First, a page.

It started out so well, too. Wouk does a great job of showing the business end of science–the funding, the rivalries, the power-plays, the government shutting down the SSC halfway through. It could have been sci-fi, but then the hunt for the Higgs boson decays into a mid-life crisis tour of Hollywood and Washington. Even though Our Hero is married to a gorgeous, intelligent woman, he has to attract the attentions of at least two other gorgeous, intelligent women. It’s a bit of overkill if you ask me; I’m assuming that mainstream readers identify with such handsome, successful adulterer-protagonists, but I didn’t.

But I knew Wouk was a mainstream writer. I was prepared to forgive the usual real-life filler. I was less willing to overlook the off-stage, hands-off solution of the scientific mystery. The resolution of the science plot just fell out of a satellite at the end of the book. There was no buildup, no pieces to put together, nothing. It was black-box science, as if the boson were just a prop for Our Hero to push around in between encounters with his women. It was believable, but it wasn’t science fiction.

Dead Lines by Greg Bear also failed to be sci-fi. A mysterious company comes out with a new kind of cell phone that transmits instantaneously, with no noise and no energy. It may sound like a sunny transhumanist tale, but the dark and scary tone lets you know right off that the second law of thermodynamics is not to be flaunted without dire spiritual consequences. The dead are restless, the businessman is soulless, and things go from bad to worse to Evil with a capital E.

It works fine as a horror story, but the science is never adequately explained. Some genius stuck a plug into the afterlife and all we see are effects, never the cause. I think Passage by Connie Willis is a far better mix of the supernatural and the scientific–it has all the spookiness, but with a believable explanation (at least before it jumps the shark). But if you like your horror with a veneer of sci-fi, give Dead Lines a try.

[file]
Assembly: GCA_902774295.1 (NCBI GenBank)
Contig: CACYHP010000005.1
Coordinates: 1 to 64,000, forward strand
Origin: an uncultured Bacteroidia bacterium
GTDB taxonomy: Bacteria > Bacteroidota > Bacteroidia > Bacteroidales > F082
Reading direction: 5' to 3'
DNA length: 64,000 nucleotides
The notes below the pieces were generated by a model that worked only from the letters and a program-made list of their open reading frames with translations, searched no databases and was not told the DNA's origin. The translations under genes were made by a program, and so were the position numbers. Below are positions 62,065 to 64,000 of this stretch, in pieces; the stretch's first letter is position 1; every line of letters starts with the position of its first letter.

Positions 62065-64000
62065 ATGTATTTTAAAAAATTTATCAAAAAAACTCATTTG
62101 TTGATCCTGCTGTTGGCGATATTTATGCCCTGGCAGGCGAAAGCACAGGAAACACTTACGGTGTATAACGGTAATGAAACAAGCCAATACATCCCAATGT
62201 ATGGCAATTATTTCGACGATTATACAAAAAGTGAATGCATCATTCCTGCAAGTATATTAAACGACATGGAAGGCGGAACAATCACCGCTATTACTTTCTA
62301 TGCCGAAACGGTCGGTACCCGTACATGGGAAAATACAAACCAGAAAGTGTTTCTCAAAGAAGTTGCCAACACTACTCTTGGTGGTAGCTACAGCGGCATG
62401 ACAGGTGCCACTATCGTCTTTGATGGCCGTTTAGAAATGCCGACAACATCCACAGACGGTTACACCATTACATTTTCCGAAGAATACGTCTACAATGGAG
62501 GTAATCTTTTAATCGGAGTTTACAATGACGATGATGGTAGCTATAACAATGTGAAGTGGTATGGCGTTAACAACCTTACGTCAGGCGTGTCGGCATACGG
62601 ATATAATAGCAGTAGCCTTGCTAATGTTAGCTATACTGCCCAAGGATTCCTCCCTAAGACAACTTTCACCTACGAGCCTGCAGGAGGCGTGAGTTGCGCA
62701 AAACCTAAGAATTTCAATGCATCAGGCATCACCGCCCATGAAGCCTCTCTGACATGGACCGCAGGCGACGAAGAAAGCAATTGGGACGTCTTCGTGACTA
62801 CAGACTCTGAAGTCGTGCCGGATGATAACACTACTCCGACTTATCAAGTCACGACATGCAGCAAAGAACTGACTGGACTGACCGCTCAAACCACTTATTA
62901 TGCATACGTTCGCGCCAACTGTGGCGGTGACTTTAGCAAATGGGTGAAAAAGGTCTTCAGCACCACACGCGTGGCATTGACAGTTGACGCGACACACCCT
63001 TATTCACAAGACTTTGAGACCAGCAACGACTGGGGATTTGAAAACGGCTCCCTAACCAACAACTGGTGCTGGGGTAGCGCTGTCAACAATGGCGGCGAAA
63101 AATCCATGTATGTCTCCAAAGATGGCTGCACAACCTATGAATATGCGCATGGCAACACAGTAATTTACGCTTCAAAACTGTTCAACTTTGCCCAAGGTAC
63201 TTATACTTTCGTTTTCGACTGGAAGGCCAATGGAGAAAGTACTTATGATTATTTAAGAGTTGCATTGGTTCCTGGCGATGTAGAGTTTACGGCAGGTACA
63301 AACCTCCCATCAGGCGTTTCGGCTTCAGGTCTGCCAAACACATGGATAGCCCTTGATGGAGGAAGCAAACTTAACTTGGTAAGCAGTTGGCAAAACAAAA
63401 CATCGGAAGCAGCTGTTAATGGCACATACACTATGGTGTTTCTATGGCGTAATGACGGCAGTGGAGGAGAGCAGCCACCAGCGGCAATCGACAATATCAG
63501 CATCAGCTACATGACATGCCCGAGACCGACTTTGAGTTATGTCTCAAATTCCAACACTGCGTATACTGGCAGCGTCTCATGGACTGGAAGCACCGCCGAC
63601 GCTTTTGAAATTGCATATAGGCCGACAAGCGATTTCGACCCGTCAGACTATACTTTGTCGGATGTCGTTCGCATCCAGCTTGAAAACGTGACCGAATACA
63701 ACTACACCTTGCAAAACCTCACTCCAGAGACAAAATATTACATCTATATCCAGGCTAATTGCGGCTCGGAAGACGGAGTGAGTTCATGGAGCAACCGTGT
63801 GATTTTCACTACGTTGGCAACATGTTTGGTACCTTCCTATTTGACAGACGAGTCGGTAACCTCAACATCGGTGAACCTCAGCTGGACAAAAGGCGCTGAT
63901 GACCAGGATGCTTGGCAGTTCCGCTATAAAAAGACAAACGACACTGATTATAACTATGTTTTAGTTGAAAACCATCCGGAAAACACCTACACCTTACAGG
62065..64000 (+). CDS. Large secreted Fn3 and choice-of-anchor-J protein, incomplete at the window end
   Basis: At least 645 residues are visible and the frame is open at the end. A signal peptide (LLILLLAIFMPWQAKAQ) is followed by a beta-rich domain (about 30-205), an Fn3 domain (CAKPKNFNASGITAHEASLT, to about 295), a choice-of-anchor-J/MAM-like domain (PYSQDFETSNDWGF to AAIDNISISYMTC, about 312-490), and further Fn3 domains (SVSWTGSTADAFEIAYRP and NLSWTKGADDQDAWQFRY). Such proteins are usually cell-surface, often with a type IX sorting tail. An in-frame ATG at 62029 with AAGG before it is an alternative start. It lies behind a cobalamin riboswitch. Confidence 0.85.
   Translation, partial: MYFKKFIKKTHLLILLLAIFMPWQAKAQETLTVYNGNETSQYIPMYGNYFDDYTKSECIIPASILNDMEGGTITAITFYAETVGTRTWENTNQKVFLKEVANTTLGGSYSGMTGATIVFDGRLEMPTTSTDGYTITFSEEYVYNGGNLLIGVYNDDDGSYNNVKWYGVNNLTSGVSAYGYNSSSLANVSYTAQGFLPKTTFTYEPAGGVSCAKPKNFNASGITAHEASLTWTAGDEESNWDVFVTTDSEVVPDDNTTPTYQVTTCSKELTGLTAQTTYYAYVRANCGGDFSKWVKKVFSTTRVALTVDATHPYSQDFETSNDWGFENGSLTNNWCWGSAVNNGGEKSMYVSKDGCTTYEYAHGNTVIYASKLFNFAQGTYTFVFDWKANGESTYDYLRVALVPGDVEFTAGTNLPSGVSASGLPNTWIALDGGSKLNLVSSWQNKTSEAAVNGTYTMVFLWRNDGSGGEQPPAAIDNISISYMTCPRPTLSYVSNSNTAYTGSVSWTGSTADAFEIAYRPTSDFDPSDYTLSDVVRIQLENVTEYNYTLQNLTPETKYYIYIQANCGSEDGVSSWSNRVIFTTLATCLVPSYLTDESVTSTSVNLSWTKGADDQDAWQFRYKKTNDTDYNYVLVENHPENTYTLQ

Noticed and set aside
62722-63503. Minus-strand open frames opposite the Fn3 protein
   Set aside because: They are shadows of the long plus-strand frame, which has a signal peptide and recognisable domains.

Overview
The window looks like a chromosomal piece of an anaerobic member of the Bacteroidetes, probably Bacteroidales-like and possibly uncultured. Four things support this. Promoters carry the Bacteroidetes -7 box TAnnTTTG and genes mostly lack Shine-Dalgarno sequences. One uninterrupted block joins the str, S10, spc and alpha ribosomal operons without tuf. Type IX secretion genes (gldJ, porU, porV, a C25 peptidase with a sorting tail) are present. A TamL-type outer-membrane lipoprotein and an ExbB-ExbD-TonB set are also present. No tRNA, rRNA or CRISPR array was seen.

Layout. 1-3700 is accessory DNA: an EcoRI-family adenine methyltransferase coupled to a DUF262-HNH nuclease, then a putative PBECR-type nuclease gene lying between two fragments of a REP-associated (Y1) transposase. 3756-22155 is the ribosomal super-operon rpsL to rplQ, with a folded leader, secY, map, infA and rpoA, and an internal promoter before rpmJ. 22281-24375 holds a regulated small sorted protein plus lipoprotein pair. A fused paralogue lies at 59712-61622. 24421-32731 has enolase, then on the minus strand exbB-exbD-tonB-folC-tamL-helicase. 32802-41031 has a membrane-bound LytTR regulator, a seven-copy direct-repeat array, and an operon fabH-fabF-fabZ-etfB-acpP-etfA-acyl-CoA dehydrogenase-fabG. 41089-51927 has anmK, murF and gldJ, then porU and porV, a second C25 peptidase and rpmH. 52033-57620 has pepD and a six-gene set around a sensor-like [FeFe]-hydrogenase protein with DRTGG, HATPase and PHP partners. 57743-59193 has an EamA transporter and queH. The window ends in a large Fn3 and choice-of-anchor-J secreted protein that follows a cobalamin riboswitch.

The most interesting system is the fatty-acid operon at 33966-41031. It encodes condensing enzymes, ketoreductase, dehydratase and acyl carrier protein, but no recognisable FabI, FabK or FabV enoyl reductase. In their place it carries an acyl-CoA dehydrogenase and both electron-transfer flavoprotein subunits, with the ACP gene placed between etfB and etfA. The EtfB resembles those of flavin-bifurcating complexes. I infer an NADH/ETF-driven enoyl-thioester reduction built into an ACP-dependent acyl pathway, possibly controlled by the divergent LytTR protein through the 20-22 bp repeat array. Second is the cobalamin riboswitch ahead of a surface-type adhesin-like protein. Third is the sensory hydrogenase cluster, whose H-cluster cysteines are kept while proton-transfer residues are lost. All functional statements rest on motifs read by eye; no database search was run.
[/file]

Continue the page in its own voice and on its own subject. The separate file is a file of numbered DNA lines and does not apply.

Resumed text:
The Incredibles

Sunday, November 28th, 2004

The Incredibles was lots of fun. I highly recommend it, especially for Edna Mode, Seamstress to the Supers. I still have 8% of NaNo to go, so I’ll just point you to this Objectivist review of the movie.

The Grudge

Saturday, October 23rd, 2004

I suppose it could have been worse… Veronica is responsible for our seeing this remake. I thought the slow revelation of the mystery surrounding the cursed house was interesting, though the monster/poltergeist/thing was sorely lacking in magic rules. Magic rules are what make supernatural or magical things believable. This thing could do whatever it wanted; the poor stupid people never had a chance.

I did appreciate the Japanese “we’re all going to die anyway so quit your whining, white girl” passivity. Only the setting made the movie as bearable as it was.

Update: has a review that claims Japanese audiences don’t mind the gaping plot holes the way Americans do.